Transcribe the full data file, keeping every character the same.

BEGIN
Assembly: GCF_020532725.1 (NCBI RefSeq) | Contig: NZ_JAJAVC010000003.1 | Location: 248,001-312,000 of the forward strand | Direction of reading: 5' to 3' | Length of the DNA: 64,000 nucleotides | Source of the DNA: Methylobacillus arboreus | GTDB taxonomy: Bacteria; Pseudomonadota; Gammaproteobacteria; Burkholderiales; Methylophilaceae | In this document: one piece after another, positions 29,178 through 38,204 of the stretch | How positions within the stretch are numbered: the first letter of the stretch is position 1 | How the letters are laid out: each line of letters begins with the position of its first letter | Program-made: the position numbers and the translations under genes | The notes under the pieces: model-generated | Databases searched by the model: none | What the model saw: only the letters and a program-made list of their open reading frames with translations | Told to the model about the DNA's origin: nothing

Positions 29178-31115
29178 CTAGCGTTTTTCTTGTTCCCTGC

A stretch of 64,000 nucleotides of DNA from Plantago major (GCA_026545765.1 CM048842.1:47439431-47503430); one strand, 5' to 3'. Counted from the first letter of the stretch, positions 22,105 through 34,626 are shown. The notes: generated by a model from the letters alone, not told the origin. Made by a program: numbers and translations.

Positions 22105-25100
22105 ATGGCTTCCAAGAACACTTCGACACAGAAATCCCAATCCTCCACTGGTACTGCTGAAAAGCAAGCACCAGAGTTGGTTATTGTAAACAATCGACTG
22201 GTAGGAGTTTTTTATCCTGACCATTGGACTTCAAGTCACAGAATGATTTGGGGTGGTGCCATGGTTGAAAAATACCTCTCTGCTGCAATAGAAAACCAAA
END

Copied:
Assembly: GCF_020532725.1 (NCBI RefSeq) | Contig: NZ_JAJAVC010000003.1 | Location: 248,001-312,000 of the forward strand | Direction of reading: 5' to 3' | Length of the DNA: 64,000 nucleotides | Source of the DNA: Methylobacillus arboreus | GTDB taxonomy: Bacteria; Pseudomonadota; Gammaproteobacteria; Burkholderiales; Methylophilaceae | In this document: one piece after another, positions 29,178 through 38,204 of the stretch | How positions within the stretch are numbered: the first letter of the stretch is position 1 | How the letters are laid out: each line of letters begins with the position of its first letter | Program-made: the position numbers and the translations under genes | The notes under the pieces: model-generated | Databases searched by the model: none | What the model saw: only the letters and a program-made list of their open reading frames with translations | Told to the model about the DNA's origin: nothing

Positions 29178-31115
29178 CTAGCGTTTTTCTTGTTCCCTGC

A stretch of 64,000 nucleotides of DNA from Plantago major (GCA_026545765.1 CM048842.1:47439431-47503430); one strand, 5' to 3'. Counted from the first letter of the stretch, positions 22,105 through 34,626 are shown. The notes: generated by a model from the letters alone, not told the origin. Made by a program: numbers and translations.

Positions 22105-25100
22105 ATGGCTTCCAAGAACACTTCGACACAGAAATCCCAATCCTCCACTGGTACTGCTGAAAAGCAAGCACCAGAGTTGGTTATTGTAAACAATCGACTG
22201 GTAGGAGTTTTTTATCCTGACCATTGGACTTCAAGTCACAGAATGATTTGGGGTGGTGCCATGGTTGAAAAATACCTCTCTGCTGCAATAGAAAACCAAA